How talent strategy changes as a business grows
As a business evolves through different stages so does it’s talent strategy.
Startups are usually the work of the founder combined with the efforts of a small band of workers. The founder is initially quite involved in all aspects of running the business and keeps a close eye on all his employees. But as the business grows so does the number of employees and it is no longer possible for the CEO to keep a tab on each and every employee.
In the beginning, the manager and founder keep the number of employees as low as possible and will even take on many tasks themselves to avoid further hiring. J.T. Allen is an entrepreneur who founded myFootpath – a firm dedicated to helping people figure out what’s next in life in their education, career or other directions. Speaking of the early days of his venture, he said in a recent interview, “It used to be that I was involved in every single thing. Take the financials of the company. There was a time where I was the auditor. Meaning, I would go line by line on expenses. I mean you do it because you have to. Money is tight, and you’re starting off, you know.”
The budget is tight in the startup phase of a business, and so management focuses on keeping expenses down to a minimum until they reach their breakeven point. They may employ temporary workers like freelancers or interns to get cheaper work without providing additional benefits. Outsourcing work not only saves cash but also allows businesses to be agile and flexible. As a startup, it is paramount that the business retains its flexibility as the business grows.
Once the company starts to grow, from a talent strategy perspective, the management looks for people who can manage pieces of the business independently as it grows. The company hires executives to manage functions of an entire department. Executives are hired to oversee the workspace by function or by projects, or perhaps even a hybrid of the two. They put in internal controls to run the company and supervise tasks that the top management can no longer make time for.
There is a world of software and applications which can be used to monitor several hundreds of employees at the same time. You can even hire programmers to design a program customized according to your company’s needs and requirements. For example, in a large customer support center it is impossible to listen in on every phone call between your employees and the customers. But using a software, you can record the conversations and be alerted if there is trouble. You can have certain keywords set as triggers to alert the supervising manager to step in and oversee the situation, and also have review meetings where randomly picked calls are listened to and discussed by a department.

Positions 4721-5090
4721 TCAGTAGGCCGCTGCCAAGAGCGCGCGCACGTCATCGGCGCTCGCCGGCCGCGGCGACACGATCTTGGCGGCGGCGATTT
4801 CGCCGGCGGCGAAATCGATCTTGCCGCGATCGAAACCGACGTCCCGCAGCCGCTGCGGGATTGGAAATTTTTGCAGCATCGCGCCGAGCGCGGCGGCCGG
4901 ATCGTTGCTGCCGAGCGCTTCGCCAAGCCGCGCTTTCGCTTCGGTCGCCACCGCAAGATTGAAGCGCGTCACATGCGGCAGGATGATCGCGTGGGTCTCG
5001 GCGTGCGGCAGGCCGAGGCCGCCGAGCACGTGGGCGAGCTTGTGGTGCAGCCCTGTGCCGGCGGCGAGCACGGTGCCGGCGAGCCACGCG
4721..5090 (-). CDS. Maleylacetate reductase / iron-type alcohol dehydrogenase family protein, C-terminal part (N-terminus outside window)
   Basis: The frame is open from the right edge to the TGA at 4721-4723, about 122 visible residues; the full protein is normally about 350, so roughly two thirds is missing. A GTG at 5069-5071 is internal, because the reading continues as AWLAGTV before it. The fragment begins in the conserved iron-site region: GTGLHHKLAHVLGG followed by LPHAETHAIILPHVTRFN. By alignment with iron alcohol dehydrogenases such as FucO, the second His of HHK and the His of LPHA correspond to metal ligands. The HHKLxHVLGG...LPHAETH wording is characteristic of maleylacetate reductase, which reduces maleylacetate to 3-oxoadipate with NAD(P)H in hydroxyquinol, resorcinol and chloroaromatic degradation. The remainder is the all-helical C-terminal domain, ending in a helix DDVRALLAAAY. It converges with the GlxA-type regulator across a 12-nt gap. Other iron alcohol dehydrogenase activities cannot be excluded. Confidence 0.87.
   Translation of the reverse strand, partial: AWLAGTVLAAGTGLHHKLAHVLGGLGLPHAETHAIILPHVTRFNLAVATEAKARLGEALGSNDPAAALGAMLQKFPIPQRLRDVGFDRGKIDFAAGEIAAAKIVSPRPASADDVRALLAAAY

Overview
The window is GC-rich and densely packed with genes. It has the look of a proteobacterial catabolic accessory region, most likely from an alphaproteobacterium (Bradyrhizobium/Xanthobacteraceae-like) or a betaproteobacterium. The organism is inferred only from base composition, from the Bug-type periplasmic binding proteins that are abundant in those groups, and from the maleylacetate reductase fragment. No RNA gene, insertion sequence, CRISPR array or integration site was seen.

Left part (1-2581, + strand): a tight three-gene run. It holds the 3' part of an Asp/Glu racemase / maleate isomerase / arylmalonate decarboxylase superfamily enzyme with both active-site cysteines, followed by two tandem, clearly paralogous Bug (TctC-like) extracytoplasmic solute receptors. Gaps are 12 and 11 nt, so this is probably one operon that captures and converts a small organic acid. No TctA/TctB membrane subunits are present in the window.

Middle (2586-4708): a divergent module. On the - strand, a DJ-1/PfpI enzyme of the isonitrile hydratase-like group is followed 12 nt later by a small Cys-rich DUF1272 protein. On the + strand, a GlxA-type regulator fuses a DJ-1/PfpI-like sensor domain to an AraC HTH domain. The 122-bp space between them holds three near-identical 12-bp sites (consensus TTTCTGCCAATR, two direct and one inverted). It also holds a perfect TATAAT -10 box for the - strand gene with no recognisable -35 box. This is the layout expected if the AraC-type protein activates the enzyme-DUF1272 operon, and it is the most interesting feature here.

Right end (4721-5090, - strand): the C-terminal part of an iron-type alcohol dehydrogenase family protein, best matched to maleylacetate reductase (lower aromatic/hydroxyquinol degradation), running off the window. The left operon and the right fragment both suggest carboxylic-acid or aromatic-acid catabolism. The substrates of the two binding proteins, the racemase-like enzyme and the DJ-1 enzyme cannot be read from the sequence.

The profile in the talent search changes as the business and management evolves. In different phases of the business growth, different kinds of people are required to manage effectively. You need to hire people who have traits that match the business stage.
“Some people are very good with ambiguity, and they like the amorphous nature of a startup. Some people need structure and focus, and we’re probably looking for more the structure and focus because we know what we need to do,” said J.T. Allen. “Over time, your priorities change as your business picture becomes clear.”
Look for people who can help grow the business. If you are a growing company, you want employees who can handle change and be drivers of it rather than those who prefer a more stable environment.
A good talent strategy is one which is closely aligned with the company’s core strategy. For optimal performance, it is imperative that the talent you hire is in accordance with the overall strategic direction of the organization. Many companies do not put much thought into whether or not their talent strategy coincides. Less than one in ten executives from mid-sized private companies say that their talent strategies are in sync with the overall strategic planning, according to a survey conducted for The Talent Imperative.
It takes a lot of time and resources to develop your employees. Losing an employee can be damaging for a company; you lose your investment and have to spend more resources on recruiting and training a replacement. Keep your employees satisfied and engaged by having them work with their talent. They will be motivated to work and will grow more quickly, boosting overall performance.